U.S. Ad Spending Will Rise 6% In 2019 On Political Surge, But TV Is “Soft,” Report FindsDeadline — Dade Hayes
Even after the wave of political spending peaks, 2020 is expected to see growth of 4%, the agency predicts in a report it released Tuesday. Overall spending has posted mid-single-digit growth in each of the previous three years.
Despite the overall uplift, spanning outdoor, direct mail and every other category, TV advertising is “soft as we close 2019,” GroupM determined, “and will end the year with a 7% decline.” Excluding political, TV ads will drop 2% to $65 billion.
“We expect this declining trend to persist, even with new forms of premium TV advertising regularly emerging,” the report said. In spite of the headwinds, the advertising story has been “robust relative to the general economy, which is generally decelerating on an underlying basis,” the report noted.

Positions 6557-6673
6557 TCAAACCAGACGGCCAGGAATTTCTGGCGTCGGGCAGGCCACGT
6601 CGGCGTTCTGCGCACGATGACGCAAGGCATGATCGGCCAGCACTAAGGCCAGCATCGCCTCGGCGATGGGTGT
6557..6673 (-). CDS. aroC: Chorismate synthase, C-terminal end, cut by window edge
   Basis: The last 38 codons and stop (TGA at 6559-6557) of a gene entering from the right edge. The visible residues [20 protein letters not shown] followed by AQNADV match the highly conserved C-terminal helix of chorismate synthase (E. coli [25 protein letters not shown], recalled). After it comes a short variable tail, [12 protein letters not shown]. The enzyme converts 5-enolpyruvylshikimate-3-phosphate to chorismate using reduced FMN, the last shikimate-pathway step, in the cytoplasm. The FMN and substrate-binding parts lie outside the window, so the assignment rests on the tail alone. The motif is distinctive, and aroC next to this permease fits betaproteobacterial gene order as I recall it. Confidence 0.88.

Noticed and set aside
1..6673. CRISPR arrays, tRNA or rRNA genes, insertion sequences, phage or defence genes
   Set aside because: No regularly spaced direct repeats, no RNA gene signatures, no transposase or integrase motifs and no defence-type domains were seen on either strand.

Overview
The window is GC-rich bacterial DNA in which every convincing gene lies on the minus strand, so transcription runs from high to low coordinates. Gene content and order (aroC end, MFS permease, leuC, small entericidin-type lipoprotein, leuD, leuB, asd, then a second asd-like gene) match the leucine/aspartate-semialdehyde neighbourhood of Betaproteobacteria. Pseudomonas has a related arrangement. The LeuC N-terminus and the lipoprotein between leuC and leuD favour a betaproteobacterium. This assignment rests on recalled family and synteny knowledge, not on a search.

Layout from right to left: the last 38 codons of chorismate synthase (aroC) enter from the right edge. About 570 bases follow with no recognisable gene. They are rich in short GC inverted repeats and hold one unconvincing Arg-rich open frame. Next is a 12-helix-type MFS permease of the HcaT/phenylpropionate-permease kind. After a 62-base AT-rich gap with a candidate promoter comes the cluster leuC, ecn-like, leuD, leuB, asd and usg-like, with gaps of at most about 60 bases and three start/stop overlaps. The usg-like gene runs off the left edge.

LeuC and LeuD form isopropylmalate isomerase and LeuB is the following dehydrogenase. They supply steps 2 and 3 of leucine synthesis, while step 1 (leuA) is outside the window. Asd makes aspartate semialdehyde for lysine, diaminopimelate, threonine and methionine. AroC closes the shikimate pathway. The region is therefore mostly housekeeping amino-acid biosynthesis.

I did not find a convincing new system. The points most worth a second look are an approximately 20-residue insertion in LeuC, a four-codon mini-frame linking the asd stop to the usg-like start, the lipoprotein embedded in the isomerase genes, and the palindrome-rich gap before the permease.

Brian Wieser. who wrote the report for GroupM, sees the streaming wars providing some boost, especially with services like NBCUniversal’s Peacock and WarnerMedia’s HBO Max planning ad-supported elements. “Certainly the ad-supported SVOD services will be attractive environments and their enhanced targeting capabilities will also appeal to advertisers,” Wieser wrote. “They will partially offset the ongoing erosion of traditional TV’s reach and frequency, but the core set of advertisers that have historically driven TV spending are likely to reduce the budgets they allocate to the medium.”
Digital companies, notably, remain some of the biggest spenders in the ad game. Facebook, Amazon, Netflix, Alphabet, eBay, IAC, Uber and Booking.com are all likely to spend more than $30 billion on advertising this year, GroupM estimates, most of it in the U.S.
“If we add in the next tier of digital endemics that may not have existed even a decade ago at anything like their current scale—think Wayfair, Chewy.com or any of the dozens of other digitally oriented companies spending hundreds of millions of dollars on advertising annually at this point in time—it’s not hard to imagine additional percentage points of growth emerging from these types of marketers,” Weiser wrote.